DISCUSSION

Based on the tests used for this case report, both participants evidenced various deficits, though they had some differing patterns. Participant 1 did not have any receptive language impairments according to the QAB-Remote [23], but did evidence mild AOS, and difficulty with expressive language specifically in the areas of word finding abilities and providing grammatically correct responses. Her speech contained many self-corrections, restarts, and delayed verbal responses. Participant 2 did not evidence any difficulty with word level receptive language tasks on the QAB-Remote. He had more difficulty with sentence level comprehension tasks and presented with moderate-severe AOS and expressive language deficits. He often said nouns and verbs, but did not use grammatically correct utterances. He also had anomia. Similar to Participant 1, he had self-corrections, restarts, and delayed verbal responses.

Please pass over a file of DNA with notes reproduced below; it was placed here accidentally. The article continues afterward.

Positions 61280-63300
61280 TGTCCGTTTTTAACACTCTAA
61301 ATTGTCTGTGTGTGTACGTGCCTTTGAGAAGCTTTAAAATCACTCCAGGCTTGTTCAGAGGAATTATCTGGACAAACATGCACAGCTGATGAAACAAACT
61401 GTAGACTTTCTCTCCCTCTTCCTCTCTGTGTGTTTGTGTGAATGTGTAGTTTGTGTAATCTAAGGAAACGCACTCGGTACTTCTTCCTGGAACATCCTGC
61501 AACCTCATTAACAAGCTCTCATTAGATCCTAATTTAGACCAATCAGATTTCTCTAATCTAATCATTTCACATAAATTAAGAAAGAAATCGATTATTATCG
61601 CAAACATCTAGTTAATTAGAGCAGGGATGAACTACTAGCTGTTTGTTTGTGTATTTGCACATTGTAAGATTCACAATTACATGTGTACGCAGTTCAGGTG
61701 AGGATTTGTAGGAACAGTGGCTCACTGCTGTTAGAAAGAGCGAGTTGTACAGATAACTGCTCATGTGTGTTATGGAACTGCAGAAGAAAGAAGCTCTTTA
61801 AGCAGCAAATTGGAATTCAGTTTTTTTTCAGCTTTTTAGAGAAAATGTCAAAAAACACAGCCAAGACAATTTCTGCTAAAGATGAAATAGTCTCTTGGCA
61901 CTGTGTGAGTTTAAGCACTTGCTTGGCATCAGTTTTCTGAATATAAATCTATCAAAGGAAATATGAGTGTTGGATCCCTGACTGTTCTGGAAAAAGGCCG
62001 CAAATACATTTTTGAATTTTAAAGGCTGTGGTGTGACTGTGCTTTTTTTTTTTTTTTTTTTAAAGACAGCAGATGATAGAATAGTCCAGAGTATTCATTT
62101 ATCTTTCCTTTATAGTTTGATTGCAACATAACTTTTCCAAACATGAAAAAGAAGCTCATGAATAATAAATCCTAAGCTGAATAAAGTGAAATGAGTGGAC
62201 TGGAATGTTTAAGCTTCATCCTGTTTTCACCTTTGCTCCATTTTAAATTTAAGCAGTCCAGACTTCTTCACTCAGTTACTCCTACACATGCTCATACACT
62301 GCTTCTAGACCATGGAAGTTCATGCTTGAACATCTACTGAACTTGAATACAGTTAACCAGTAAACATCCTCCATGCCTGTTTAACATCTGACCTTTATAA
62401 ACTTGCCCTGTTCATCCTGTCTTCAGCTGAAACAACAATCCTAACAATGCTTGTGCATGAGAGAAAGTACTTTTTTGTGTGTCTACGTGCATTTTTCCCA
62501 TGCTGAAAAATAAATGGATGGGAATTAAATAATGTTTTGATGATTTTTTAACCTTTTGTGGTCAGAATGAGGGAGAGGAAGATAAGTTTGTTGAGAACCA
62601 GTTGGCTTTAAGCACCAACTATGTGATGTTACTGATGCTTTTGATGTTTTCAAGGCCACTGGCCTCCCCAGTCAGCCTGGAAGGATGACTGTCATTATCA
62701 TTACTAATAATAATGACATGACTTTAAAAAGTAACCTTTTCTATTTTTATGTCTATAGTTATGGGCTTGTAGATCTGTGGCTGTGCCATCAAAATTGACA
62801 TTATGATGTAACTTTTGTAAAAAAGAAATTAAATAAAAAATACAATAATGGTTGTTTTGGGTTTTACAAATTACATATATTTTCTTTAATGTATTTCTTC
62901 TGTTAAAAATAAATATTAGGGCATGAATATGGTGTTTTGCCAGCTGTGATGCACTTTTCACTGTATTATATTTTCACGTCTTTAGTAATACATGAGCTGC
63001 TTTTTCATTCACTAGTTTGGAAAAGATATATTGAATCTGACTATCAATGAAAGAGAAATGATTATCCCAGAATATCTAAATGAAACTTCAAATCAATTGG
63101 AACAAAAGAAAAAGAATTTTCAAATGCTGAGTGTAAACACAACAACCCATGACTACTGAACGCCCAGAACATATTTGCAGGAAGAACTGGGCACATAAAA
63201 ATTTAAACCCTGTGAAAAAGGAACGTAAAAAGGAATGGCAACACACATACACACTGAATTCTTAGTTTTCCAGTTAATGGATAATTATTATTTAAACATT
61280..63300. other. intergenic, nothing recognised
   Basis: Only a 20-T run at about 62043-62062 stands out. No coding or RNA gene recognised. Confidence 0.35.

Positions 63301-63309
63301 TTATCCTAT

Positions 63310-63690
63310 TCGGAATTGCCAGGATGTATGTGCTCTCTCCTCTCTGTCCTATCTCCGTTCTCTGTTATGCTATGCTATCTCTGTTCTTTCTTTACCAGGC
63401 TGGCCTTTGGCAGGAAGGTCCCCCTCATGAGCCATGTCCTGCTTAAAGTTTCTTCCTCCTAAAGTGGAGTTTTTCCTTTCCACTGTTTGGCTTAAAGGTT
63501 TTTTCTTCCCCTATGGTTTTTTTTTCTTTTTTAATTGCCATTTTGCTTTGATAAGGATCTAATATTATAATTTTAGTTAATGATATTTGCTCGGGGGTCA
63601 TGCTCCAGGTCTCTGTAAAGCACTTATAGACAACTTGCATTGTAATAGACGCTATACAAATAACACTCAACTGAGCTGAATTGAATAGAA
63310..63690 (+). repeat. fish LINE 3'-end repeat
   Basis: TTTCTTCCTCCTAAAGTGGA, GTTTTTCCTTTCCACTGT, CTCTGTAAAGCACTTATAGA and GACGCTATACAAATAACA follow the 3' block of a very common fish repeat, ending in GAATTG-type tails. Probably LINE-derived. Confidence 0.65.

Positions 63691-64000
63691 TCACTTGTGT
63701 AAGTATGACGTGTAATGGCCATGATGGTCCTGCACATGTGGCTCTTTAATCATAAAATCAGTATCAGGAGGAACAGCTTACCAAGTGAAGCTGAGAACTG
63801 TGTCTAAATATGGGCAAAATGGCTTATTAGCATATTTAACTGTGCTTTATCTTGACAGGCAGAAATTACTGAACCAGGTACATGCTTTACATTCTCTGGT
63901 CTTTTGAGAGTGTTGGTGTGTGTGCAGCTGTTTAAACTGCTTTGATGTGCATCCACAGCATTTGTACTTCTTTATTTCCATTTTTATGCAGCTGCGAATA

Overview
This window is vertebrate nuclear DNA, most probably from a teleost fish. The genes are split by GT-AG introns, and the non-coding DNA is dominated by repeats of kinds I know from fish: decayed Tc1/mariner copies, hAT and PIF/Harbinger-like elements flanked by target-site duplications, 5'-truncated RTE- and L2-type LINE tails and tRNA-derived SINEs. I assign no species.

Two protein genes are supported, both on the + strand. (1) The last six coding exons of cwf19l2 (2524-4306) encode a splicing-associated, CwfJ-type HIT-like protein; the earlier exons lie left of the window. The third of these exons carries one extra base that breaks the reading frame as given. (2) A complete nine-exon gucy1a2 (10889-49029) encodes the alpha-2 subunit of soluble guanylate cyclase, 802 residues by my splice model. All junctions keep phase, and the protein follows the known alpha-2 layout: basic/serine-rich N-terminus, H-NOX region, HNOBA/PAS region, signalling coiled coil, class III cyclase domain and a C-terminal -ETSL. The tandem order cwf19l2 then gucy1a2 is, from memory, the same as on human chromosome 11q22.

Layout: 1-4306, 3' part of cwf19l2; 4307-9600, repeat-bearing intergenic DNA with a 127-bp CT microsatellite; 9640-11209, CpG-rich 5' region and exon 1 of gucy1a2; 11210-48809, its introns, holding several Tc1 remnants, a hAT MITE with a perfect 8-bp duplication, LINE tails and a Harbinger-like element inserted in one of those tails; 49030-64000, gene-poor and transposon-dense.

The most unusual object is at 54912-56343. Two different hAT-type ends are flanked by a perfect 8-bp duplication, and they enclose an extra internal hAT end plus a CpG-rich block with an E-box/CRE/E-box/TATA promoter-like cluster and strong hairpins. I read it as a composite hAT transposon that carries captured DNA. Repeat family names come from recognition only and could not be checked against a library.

Both participants had cognitive impairments according to the RIPA-2 [24]. However, the research team believed both participants’ co-occurring AOS and expressive language deficits made it more difficult for both of them to have correct responses. Informally, both participants demonstrate abilities in their daily life that indicate they have adequate cognitive skills. Participant 1 makes her boyfriend’s young daughter breakfast in the morning and helps her get ready for school. Participant 1 also spends the majority of the day at home alone while her boyfriend is at work and his daughter is at school. As previously noted, she makes and sells craft items. She can independently keep track of her schedule and is independent in her cares. For Participant 2, despite looking for a clock to give the specific time on the RIPA-2, he knows what time it is during treatment sessions as he regularly reminds the clinical supervisor when it is time for her to go supervise another session that runs concurrently during his session. Prior to the start of a testing session, Participant 2 reminded his wife to respond to questions posed in an email. When asked to say how long he’s lived in his home, he correctly responded by specifically stating the number of years, months, and days. His wife works outside of the home. As a result, Participant 2 spends his days home alone and also had to remember when the testing sessions were, which differed in day and time from his usual twice weekly speech-language therapy sessions. Both participants logged onto their devices and into Zoom independently. Thus, while useful evaluation information was obtained for both participants, the presence of aphasia can interfere with the ability to properly evaluate cognition [32]. Even neurologically intact adults can be classified as having mild-moderate cognitive impairments on the RIPA-2 [33]. Nonetheless, the research team wanted to give the RIPA-2 via teleconference to determine if it feasibly could be given in that manner.